Location, location, location

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Science  09 Sep 2016:
Vol. 353, Issue 6304, pp. 1095-1096
DOI: 10.1126/science.aai7629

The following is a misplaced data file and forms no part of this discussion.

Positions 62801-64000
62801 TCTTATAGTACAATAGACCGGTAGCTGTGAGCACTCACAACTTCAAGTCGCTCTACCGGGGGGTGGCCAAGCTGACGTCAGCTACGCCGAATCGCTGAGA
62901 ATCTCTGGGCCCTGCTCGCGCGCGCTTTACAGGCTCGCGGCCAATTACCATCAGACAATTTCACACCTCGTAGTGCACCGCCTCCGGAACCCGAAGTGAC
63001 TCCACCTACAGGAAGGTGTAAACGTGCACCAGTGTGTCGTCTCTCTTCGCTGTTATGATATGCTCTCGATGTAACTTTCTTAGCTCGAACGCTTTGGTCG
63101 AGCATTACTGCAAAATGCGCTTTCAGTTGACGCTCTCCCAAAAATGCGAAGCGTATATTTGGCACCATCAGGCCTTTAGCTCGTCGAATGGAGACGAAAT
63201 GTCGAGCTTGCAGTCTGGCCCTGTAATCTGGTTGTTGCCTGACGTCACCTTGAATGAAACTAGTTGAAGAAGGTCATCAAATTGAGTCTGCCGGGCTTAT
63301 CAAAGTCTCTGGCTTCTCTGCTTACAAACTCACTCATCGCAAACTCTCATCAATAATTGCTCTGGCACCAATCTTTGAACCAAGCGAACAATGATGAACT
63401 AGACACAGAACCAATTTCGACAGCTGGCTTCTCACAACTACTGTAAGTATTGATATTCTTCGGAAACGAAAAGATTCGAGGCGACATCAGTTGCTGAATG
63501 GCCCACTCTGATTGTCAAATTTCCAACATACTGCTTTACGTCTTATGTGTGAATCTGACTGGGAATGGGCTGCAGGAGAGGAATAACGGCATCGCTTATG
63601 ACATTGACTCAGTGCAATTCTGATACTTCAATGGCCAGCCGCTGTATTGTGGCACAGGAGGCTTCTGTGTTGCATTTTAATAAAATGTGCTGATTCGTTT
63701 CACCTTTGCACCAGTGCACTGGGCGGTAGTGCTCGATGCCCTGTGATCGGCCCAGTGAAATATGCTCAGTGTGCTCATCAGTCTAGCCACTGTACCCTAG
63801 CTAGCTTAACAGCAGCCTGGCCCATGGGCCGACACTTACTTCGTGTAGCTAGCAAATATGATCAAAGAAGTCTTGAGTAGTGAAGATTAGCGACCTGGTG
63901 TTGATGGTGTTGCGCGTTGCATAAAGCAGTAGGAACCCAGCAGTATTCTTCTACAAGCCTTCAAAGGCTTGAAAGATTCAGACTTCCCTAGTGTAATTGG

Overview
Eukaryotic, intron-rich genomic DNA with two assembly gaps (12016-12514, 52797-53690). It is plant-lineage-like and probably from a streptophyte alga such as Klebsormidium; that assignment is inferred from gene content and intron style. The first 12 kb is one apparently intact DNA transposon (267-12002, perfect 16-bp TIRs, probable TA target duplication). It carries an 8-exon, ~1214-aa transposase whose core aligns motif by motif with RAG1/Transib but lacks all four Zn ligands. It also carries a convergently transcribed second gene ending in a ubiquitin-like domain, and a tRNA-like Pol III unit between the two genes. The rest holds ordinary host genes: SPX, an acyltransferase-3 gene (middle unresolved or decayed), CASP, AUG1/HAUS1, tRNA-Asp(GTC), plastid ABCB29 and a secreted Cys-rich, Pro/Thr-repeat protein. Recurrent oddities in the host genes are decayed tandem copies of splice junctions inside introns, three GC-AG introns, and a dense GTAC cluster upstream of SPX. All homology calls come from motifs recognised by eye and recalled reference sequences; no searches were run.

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There was a time when cancers were almost entirely defined by their tissue of origin. Patients were diagnosed with a cancer of a particular organ and treated—with varying degrees of success—according to these classifications. However, research over the past 50 years has revolutionized our understanding of malignant progression at the genomic level and established the view that cancers could also be grouped by the genetic alterations that drove their development. While this work has uncovered a bewildering complexity of genetic and epigenetic alterations in tumors, it also showed that mutations in the same oncogenes and tumor suppressor genes are found time and again in multiple types of cancer. These driver mutations play a fundamental causative role in the development of almost all cancers, suggesting that under the hood, even cancers of diverse origins have key similarities. An extension of this concept is that the presence of frequently occurring genetic drivers can be used to dictate the optimal therapeutic approach, regardless of whether the tumor derives from breast, lung, colon, or pancreas. While such reductionism is attractive, it remains clear that cancers from different organs are dissimilar in many important ways. Now, on page 1161 of this issue, Mayers et al. (1) provide further evidence that the tissue of origin is as important as the driving oncogenic mutations in determining how a tumor behaves and—by extension—how to treat it.